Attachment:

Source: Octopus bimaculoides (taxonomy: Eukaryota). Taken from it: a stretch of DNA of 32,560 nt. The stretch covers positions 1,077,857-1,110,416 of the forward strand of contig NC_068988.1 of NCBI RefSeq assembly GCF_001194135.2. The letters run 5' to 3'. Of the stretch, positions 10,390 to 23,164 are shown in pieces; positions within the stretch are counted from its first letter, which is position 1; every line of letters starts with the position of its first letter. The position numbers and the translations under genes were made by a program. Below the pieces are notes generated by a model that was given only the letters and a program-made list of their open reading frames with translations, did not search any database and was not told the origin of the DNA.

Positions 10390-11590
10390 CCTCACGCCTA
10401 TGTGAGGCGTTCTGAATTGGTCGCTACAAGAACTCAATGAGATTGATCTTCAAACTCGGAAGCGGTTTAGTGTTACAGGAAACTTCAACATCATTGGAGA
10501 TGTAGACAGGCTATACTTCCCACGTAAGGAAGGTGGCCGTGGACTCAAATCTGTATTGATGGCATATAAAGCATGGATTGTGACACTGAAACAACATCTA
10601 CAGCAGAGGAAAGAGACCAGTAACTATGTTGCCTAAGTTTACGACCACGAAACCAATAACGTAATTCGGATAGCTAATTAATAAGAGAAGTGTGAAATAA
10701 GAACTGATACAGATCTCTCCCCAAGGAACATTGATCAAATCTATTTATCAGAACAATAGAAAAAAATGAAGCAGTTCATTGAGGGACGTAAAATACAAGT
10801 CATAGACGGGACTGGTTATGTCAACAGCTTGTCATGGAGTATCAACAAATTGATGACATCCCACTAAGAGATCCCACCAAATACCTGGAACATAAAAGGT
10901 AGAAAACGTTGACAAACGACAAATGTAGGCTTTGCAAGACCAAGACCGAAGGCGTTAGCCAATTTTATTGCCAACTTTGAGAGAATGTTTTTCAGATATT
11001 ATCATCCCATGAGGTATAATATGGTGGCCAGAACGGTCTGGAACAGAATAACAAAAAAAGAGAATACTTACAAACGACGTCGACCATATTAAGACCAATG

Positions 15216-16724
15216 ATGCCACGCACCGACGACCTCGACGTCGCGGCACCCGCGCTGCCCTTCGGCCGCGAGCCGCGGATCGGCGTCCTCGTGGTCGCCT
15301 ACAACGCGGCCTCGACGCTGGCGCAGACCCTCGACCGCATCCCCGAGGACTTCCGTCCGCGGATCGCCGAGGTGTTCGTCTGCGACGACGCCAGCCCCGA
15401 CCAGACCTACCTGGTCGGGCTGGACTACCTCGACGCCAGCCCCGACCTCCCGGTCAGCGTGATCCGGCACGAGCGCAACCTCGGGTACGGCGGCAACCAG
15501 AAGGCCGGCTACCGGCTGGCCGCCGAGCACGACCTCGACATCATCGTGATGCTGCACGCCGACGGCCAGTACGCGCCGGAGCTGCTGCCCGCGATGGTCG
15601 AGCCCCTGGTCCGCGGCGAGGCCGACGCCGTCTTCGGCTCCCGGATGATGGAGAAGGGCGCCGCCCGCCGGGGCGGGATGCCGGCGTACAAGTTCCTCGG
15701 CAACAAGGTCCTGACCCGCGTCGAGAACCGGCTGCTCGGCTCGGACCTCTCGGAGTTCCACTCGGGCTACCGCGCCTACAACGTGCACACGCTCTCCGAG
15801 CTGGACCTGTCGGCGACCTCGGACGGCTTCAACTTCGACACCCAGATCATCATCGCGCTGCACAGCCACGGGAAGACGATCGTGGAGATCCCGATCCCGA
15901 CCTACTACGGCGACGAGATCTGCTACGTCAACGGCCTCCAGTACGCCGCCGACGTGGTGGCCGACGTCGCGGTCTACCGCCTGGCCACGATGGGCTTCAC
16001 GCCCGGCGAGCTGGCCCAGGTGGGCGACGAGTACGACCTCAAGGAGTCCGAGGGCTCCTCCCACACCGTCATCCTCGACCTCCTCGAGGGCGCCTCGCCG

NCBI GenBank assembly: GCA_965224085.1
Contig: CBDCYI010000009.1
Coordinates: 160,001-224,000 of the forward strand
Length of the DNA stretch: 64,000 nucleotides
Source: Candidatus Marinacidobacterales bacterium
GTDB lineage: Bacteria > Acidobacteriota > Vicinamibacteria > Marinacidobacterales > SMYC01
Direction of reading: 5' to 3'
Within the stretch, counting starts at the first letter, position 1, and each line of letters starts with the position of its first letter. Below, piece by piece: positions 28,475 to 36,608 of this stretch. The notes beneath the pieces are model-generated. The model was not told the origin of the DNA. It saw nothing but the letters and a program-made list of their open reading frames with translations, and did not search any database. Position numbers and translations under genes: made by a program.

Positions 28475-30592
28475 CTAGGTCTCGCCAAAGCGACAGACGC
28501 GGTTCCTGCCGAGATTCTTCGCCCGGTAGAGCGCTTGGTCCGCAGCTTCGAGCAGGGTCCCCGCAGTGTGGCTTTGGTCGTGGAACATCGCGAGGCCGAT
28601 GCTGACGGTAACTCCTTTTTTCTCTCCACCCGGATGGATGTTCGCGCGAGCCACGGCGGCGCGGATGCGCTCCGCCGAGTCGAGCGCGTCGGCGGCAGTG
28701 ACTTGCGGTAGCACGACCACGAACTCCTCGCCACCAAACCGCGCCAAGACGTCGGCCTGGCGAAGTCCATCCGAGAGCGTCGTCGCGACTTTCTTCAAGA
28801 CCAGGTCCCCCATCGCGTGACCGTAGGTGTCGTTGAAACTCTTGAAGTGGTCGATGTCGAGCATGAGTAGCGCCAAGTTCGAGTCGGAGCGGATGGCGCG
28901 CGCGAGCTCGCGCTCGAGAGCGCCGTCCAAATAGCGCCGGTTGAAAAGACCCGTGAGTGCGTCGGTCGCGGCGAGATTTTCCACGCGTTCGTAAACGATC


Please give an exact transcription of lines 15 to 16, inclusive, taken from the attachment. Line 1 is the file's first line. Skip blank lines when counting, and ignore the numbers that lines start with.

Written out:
15501 AAGGCCGGCTACCGGCTGGCCGCCGAGCACGACCTCGACATCATCGTGATGCTGCACGCCGACGGCCAGTACGCGCCGGAGCTGCTGCCCGCGATGGTCG
15601 AGCCCCTGGTCCGCGGCGAGGCCGACGCCGTCTTCGGCTCCCGGATGATGGAGAAGGGCGCCGCCCGCCGGGGCGGGATGCCGGCGTACAAGTTCCTCGG